ATR Supports Creation of Obamacare Inspector General

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Posted by Alexander Hendrie on Thursday, May 21st, 2015, 4:14 PM PERMALINK


Americans for Tax Reform supports H.R. 2400, the “Special Inspector General for Monitoring the Affordable Care” (SIGMA) Act, introduced by Ways and Means Oversight Subcommittee Chairman Peter Roskam (R-Ill). This legislation will help ensure stronger oversight over Obamacare and hold unelected bureaucrats accountable to the American people.

The SIGMA act creates a special inspector general to oversee and monitor Obamacare. While Obamacare’s many complex regulations and mandates span across numerous government agencies, no one inspector general has jurisdiction over these agencies.

H.R. 2400 would fix this problem by creating an inspector general that could knock on doors across the government, from the Department of Health and Human Services (HHS), to the Treasury Department, the Social Security Administration, the Pentagon, the Department of Homeland Security, the Veterans' Administration, the Department of Labor, and even the Peace Corps.  This would shine a much needed spotlight on the unaccountable actions of the Administration and provide Congress and taxpayers with reports on a regular basis.

The creation of an inspector general office for Obamacare follows in the footsteps of other recent predecessors for Iraq reconstruction, Afghanistan reconstruction, and the TARP bailout.  These inspectors general have recovered billions of dollars in savings for taxpayers, and resulted in prosecutions of hundreds of bad actors.

Already, Obamacare has cost taxpayers billions upon billions of wasted dollars. Since 2011, HHS gave almost $5.4 billion in grant money to states for the attempted construction of Obamacare exchange websites. This money was handed out with little oversight and no strings attached.

Unsurprisingly, several states wasted each and every dollar they received.

Oregon shut down its website and moved to the federal exchange earlier this year. Despite being given $305 million in grant money, the website failed to enroll anyone weeks after the November 2013 deadline and was forced to send out paper applications to individuals hoping to enroll. After failing to create a useable website, Oregon moved back to the federally run Healthcare.gov at the cost of $41 million. As a result, the actions of Oregon officials has become the subject of multiple federal investigations that remain ongoing.

In addition, Hawaii recently announced it plans to migrate to the federal exchange after failing to receive a $28 million bailout. The website failed to become financially viable because of lower than expected enrollment figures. In fact, the website enrolled just 8,592 individuals in year one despite spending $205 million constructing its exchange. This means it spent $23,899 per enrollee.

These two states are not on their own. Massachusetts, Maryland, Vermont, New Mexico, and Nevada have all been astonishing failures that have cost taxpayers millions of dollars.

If an Obamacare inspector general had existed in the past, perhaps taxpayers would have been spared from billions of dollars in waste, and unelected bureaucrats would be held accountable for their inappropriate conduct. ATR urges all members of Congress to support and vote for this important legislation.

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IRS Failed to Test Obamacare Changes Until Week Before Filing Season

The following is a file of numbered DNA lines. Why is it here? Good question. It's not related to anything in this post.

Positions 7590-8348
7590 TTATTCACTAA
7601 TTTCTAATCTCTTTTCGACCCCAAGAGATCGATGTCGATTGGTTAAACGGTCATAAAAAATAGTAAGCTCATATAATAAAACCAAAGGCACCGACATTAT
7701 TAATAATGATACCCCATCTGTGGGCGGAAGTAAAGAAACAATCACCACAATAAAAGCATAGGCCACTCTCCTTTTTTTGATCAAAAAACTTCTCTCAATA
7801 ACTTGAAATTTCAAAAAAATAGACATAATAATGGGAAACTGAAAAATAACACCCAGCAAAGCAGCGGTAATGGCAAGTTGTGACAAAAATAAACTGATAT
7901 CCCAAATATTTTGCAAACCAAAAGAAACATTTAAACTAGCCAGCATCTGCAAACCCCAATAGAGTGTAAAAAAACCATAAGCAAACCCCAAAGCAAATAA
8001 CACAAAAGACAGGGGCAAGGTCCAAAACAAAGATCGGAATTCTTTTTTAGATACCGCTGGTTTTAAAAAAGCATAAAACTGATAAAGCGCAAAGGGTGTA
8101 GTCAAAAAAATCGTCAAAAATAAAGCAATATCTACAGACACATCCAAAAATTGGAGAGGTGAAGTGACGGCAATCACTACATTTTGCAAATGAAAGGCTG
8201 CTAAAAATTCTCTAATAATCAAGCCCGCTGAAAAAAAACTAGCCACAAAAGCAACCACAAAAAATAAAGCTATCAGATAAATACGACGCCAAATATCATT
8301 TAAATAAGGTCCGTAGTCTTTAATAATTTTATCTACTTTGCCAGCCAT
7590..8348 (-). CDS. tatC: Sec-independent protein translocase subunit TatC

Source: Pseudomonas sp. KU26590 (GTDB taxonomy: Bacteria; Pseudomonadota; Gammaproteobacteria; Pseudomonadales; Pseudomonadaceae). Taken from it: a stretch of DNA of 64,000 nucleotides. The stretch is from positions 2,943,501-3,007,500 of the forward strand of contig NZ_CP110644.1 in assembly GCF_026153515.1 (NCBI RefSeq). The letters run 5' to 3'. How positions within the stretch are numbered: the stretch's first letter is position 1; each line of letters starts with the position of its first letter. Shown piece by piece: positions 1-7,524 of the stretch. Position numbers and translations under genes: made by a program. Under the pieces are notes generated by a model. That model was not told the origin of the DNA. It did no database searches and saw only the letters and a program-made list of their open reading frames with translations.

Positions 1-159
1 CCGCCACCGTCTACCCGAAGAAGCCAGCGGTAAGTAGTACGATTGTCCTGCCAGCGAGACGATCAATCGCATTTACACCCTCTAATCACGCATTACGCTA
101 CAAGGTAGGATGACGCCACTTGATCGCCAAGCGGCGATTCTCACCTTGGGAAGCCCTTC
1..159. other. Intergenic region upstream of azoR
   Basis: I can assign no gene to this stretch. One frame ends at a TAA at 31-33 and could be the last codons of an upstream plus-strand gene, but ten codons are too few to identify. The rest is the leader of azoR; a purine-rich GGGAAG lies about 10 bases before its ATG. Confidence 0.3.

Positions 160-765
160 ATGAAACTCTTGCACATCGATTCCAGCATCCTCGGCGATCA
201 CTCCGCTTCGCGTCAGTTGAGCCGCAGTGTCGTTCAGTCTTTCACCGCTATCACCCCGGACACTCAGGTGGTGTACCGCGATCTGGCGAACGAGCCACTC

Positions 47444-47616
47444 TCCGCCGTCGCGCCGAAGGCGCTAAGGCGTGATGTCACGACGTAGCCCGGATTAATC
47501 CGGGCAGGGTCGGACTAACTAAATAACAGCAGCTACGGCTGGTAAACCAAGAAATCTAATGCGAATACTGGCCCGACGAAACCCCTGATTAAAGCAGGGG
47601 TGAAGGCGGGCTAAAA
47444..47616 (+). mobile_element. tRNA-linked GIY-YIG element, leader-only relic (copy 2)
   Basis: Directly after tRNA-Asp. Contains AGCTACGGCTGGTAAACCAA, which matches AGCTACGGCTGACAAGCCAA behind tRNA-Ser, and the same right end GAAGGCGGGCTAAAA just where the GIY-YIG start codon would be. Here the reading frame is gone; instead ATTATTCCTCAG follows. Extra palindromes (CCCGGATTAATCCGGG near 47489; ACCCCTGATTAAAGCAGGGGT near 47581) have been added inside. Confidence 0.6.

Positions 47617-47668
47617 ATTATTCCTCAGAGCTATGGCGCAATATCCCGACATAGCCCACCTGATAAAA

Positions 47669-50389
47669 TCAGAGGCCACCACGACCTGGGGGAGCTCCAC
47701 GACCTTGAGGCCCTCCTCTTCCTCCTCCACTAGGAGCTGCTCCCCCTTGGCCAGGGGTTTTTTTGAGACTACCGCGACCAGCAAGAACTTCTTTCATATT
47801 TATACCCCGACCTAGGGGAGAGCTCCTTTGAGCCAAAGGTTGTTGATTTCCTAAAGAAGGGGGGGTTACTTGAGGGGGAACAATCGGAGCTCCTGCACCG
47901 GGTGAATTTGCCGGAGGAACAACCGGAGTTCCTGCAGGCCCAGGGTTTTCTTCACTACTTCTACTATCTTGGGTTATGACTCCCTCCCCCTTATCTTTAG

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Posted by Alexander Hendrie on Thursday, May 21st, 2015, 2:44 PM PERMALINK


The IRS failed to test its Obamacare processing system until a week before filing season began, according to a report released today by the Treasury Inspector General for Tax Administration (TIGTA).

"The administration learned nothing from the failed rollout of Obamacare’s website and then repeated the lack of preparation with the IRS and forced that failure onto every American on tax filing season,” said Grover Norquist, president of Americans for Tax Reform.

The agency relies on what is called a Final Integration Test (FIT) to test its ability to deal with potential tax filing complications. However, according to the TIGTA report, the IRS failed to develop and test key systems to integrate Obamacare into the FIT program. As the report notes:

“key systems and programs were not sufficiently developed and tested before delivery to the FIT environment.”

Instead, the process for integration was so chaotic that eight different builds were received, which meant the agency was only able to complete tests at the last minute. As the report notes:

“…the current procedures resulted in the FIT program receiving eight builds of the ACA 5.0 systems with the final build received by the FIT program less than one week before the start of the 2015 Filing Season.”

At the same time, the e-filing system was delivered to FIT with significant errors which increased the risk of processing errors during the filling season. As the report notes:

“Not completing the planned FIT execution on schedule prior to the 2015 Filing Season increases the risk of filing season processing errors that would have been identified and corrected during the FIT.”

In its recommendations TIGTA said that the IRS must ensure timely delivery of systems to the FIT environment. Failure to do so threatens taxpayers’ ability to file returns, receive refunds, and obtain adequate customer service.

 

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Grassley to IRS: Why Weren’t Law-Breaking Employees Terminated

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Posted by Alexander Hendrie on Wednesday, May 20th, 2015, 4:57 PM PERMALINK